Flash Floods at Zion National Park Shut Down the Park

Flood waters and mud close south and east entrances to the park

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Zion National Park was forced to close after heavy rains caused flash floods Tuesday, June 29th. Floodwaters and mud forced the closure of the south and east entrances to the park, and State Route 9 was closed as heavy flooding left more than a foot of mud down Zion Park Boulevard. Visitors were told to anticipate delays on Wednesday as the park reopened and cleaning continued.

The National Parks Service issued updates Tuesday and Wednesday: “Visitors should expect traffic delays, debris on roads, and potential closures of trails and parking areas as clean-up continues and damage is being assessed.”

Springdale Police Officer Britt Ballard, who grew up in Springdale, described the seriousness of the flood: “I’ve lived or worked here for 36 years. I grew up here and this is the worst I’ve ever seen,” Ballard said. “This is a major, major incident disaster-wise. I mean, we get a little bit of flooding and a bit of mud on the road. But not like this.”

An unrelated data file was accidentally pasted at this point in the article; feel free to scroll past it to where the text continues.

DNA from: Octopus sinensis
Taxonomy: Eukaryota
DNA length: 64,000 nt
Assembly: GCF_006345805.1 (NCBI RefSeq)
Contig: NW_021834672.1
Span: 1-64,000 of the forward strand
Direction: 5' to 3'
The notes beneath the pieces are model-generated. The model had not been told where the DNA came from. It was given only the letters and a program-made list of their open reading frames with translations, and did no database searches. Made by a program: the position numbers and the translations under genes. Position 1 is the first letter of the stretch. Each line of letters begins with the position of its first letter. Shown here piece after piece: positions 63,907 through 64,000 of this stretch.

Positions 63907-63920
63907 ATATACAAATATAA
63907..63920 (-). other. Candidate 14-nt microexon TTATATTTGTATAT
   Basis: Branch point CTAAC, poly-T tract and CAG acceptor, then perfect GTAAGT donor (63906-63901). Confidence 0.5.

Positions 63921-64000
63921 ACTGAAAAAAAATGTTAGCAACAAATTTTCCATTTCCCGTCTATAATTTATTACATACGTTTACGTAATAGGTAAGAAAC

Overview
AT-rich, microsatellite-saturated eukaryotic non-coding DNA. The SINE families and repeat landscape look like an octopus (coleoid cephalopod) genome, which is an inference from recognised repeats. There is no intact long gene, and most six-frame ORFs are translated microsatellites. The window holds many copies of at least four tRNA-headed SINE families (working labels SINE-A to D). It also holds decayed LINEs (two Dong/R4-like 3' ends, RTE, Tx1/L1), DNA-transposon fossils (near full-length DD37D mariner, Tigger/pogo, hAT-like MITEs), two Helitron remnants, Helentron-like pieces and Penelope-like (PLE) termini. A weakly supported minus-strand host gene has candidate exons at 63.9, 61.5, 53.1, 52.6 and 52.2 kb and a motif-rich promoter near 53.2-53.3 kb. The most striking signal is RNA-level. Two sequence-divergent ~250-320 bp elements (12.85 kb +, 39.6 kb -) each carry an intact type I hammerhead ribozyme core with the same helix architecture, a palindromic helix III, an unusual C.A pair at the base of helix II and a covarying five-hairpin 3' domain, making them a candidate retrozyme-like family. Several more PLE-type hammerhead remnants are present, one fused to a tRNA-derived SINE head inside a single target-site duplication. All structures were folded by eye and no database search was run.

Flash floods, often caused by storms miles away, are a very real danger and can be life-threatening. Know the weather and flash flood potential ratings before starting your trip, the National Parks Service recommends. If bad weather threatens, do not enter a narrow canyon. Three critical steps to flash flood safety are: get to higher ground, do not drive in water, and stay informed.

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